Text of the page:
People prefer stories about my profane and cleverly disrespectful boys and my dysfunctional and injurious personal life over those blog posts in which I attempt to deepen readers’ understanding of important social and political issues. I am, it seems, more appealing as a hapless incompetent than as a smug, snarky know-it-all. In my last post, for example, I sort of suggested that anyone who did not agree with me is an asshole. In my family stories, on the other hand, I’m the asshole. People far prefer to laugh at an asshole than to be one. [That’s the last bit of profanity for this one, Mom. Promise.]
It has also been pointed out to me that length matters. Shorter is better. It’s the internet, after all. There’s a lot of material to get through. People are busy. What makes me think that I deserve so much time and attention? Arrogance? Emotional neediness?
Whatever. Today, we’ll take a break. No long, angry essay. Something short and light. Let’s get back to Ross’s badly-parented offspring, and back to the elementary school a block and a half from our house.
I ought to have seen something coming. Our youngest, Boy Number 3 [not his real name], was in grade seven. He had received a snazzy cell phone for Christmas. I don’t know why. Why does a twelve/thirteen year-old need a cell phone? His older brothers, One and Two [not their real names], had phones because I needed to keep track of them. Yes, I know, these phones really only gave me easy access to being lied to — “Yeah, I’m on my way home, I’m just waiting for a ride. Go to sleep. I’ll lock the door when I get in.” — but it is a comforting relief to hear one’s lying kid’s voice late at night and to know that one’s lying kid is safe and sound though not coming home any time soon. A grade seven kid is like a house cat; he doesn’t wander far or for long. If I needed to talk to him, I could just yell.
Everybody else in the family had a phone. Number 3 had to have a phone, or things would not be “fair”. Kids do not believe that different circumstances justify different treatment. They have a keen sense of justice and are painfully aware of parents’ tendency towards wanton unfairness. So he got a phone, which he used to call his two or three friends who also had dumb parents.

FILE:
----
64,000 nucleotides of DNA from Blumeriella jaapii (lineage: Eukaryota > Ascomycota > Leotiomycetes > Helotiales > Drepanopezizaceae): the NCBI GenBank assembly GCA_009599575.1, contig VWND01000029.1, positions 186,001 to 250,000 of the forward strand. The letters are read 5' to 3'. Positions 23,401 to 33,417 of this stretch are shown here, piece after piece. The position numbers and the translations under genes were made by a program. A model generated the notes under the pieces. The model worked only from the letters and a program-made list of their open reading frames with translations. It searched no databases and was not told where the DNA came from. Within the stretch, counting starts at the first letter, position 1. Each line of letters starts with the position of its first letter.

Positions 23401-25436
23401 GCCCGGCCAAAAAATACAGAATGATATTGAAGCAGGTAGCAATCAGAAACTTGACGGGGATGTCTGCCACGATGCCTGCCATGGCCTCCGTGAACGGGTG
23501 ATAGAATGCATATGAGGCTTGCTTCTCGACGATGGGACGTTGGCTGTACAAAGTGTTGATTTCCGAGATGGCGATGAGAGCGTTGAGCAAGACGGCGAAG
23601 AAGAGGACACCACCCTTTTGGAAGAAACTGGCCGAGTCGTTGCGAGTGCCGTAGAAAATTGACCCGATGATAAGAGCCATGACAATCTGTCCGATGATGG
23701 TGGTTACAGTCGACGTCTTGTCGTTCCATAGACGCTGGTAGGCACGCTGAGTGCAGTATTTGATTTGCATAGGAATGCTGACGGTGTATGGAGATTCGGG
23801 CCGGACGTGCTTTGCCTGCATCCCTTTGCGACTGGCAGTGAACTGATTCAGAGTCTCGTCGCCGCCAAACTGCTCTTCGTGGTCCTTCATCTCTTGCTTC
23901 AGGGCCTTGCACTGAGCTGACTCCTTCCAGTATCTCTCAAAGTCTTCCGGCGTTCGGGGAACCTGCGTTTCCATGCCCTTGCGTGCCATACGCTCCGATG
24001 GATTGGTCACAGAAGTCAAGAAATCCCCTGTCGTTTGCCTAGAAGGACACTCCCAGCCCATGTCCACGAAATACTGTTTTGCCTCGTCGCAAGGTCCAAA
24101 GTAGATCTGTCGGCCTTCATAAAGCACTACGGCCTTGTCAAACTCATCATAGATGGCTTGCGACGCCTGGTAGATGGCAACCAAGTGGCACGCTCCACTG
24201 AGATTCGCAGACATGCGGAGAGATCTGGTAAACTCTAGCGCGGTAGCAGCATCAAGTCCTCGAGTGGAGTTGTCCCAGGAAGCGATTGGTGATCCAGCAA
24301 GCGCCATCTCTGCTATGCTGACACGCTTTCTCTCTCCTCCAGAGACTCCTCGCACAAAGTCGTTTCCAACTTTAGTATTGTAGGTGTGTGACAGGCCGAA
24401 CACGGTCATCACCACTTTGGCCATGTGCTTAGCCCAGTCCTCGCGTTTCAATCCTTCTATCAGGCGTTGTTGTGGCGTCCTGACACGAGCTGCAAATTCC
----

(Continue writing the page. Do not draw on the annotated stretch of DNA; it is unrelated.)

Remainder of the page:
Number 3 came home from school one day, outraged at the Arts teacher. She had, contrary to international law and common sense, decreed that all phones be silent during her class. Worse, she actually confiscated the phones of those who dared defy her crazy rule. Can you believe that? Our dull reaction to his outrage confirmed yet again his conviction that his parents will always side with the school authorities over their own flesh and blood in these matters. There was no point talking to us. Dad and Mom: Stupid and Disloyal.
A few weeks later, I was talking to our long-suffering Principal about something, I forget what. At the end of our conversation, she asked me, “Do you want these phones back?”
So this is what happened.
I must pause here to emphasize – this is a true story. It’s not one of those stories about which one might say “You couldn’t make this stuff up.” Yes, you could. But, if it were a made-up story, it wouldn’t be very interesting. This story is only worth telling because it is true. True.
At the beginning of Arts class one afternoon, in accordance with The Plan, one of Number 3’s buddies, who sat at the back of the classroom, surreptitiously dialed our boy’s number. Number 3’s phone rang. [Of course it didn’t ring. Phones don’t ‘ring’ anymore. His phone emitted some foul rap music: a carefully chosen “ring tone” demonstrating his badassedness.] The ArtsEd dictator raised an eyebrow and prepared to implement enforcement measures. My guy made a big production about answering the call – “Oh, I’ve got it. Just a second. I have to take this call”. He pulled from his pocket, not his phone, but an old dead cell phone that had been in our kitchen junk drawer. On cue, his real phone stopped rapping. He pretended to start a conversation on this dead phone. Ms. Artsy marched over and demanded he hand it over, the phone-snatching tyrant. He complied with mock resignation.
Then, he pulled from his other pocket a second dead old cell phone that had been lying about the house, and he pretended to compose a text message on it. This phone was also taken, to his phony dismay.
Next, he reached into his desk and pulled out a cordless phone that had been decommissioned at our house after it had lost one of its batteries upon being hurled in righteous anger. We kept it around, just in case the battery ever turned up, which it hasn’t. He pretended to resume the conversation, apologizing to the imaginary caller for the interruption. Madam Tyrannical nabbed that one too.
Then, finally, he pulled from his desk an old land-line telephone, the coiled phone jack cord hanging from it. He put the receiver to his ear and pretended to get back to the call, twirling the cord absently with his finger while he talked. The fourth phone was taken into custody.
I have tried to instill in my boys respect for duly constituted authority. I have failed. Still. I think he earned an Arts credit for this.